When your baby or toddler comes down with a virus, don’t be surprised if she naps more than usual, or if she seems ready for bed quite early (or sleeps in quite late.) This is perfectly normal. The best thing you can do is to let your baby or toddler sleep as much as she wants to (I know — so tough, right? 😉 ) Honestly, this is one of the upsides to your little one’s illness (if illness can have an upside) — you will end up with a lot more downtime than you normally have! So soak it up while you have it. I usually use my kids’ sick days to catch up on chores, work ahead on my writing, and read as much as I can of whatever book I happen to be devouring at the moment. 🙂

    Of course, if your baby or toddler’s extra-sleepy state lasts for longer than you feel is normal (longer than, say, 5-7 days), or if you become at all concerned that something more serious than a simple cold or flu may be happening, don’t hesitate to contact a healthcare provider.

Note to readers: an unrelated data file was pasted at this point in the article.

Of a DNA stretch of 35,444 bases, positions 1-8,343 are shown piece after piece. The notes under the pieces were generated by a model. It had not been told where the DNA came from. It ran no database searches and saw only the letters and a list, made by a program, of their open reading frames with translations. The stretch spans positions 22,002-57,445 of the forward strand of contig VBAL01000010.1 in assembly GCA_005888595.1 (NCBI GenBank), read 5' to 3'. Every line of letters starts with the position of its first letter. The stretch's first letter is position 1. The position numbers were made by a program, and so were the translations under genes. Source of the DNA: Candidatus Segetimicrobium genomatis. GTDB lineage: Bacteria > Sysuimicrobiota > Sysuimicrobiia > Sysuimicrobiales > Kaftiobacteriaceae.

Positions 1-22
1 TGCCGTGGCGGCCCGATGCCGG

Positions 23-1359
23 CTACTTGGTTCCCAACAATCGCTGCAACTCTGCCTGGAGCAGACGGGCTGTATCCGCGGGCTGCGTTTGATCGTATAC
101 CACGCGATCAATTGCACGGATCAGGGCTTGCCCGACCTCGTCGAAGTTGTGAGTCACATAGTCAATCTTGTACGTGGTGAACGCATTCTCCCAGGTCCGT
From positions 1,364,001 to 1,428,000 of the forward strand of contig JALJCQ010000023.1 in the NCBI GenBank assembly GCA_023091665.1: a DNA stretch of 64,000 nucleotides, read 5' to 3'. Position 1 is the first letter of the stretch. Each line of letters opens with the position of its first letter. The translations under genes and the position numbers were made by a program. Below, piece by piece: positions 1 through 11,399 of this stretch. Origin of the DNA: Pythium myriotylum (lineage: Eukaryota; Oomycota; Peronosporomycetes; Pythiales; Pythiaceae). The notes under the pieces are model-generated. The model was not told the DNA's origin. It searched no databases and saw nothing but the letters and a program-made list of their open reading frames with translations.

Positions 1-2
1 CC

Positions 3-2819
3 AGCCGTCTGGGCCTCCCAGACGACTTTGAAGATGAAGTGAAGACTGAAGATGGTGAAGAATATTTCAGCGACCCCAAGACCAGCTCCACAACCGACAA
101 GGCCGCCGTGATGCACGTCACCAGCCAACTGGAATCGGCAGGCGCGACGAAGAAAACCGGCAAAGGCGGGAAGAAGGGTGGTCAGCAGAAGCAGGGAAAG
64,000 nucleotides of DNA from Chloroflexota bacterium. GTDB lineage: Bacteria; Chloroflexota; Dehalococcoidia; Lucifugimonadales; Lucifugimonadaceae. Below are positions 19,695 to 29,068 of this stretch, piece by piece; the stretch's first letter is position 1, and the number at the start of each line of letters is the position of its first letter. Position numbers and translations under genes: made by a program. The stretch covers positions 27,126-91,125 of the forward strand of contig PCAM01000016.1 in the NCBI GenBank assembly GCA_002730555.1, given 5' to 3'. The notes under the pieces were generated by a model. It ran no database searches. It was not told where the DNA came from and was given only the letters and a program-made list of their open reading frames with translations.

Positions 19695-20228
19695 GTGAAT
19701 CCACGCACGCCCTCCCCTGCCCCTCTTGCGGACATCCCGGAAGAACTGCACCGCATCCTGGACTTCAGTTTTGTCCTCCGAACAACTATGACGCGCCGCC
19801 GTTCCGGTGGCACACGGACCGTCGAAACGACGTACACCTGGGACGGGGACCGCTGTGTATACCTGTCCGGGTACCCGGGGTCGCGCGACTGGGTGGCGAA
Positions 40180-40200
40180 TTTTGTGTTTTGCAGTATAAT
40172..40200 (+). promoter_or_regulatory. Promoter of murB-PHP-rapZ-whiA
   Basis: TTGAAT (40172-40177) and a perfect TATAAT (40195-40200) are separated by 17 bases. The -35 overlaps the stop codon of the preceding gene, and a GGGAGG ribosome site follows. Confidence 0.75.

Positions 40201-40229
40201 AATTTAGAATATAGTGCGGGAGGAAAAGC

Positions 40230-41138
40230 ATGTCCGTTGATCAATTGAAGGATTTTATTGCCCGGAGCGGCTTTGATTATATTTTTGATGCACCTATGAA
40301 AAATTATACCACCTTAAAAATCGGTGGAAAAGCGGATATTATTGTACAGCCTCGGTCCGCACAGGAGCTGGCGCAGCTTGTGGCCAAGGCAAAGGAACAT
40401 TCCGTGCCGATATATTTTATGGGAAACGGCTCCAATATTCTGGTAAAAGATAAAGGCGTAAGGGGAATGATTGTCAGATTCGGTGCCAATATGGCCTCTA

2. Your baby or toddler may wake more often than normal. Just when you thought it was all ‘more naps’ sunshine and ‘earlier bedtime’ roses…here comes the bad news. While it’s true that your baby or toddler will probably sleep more, overall, than he usually does, he will probably also wake more often than usual (particularly if he takes really long naps, or if he is sleeping through the night). For instance, a baby who normally sleeps through the night may wake a few times and need comfort. (This is especially true for stomach viruses — if your baby or toddler gets a stomach bug, prepare for some middle-of-the-night vomiting and/or diarrhea!)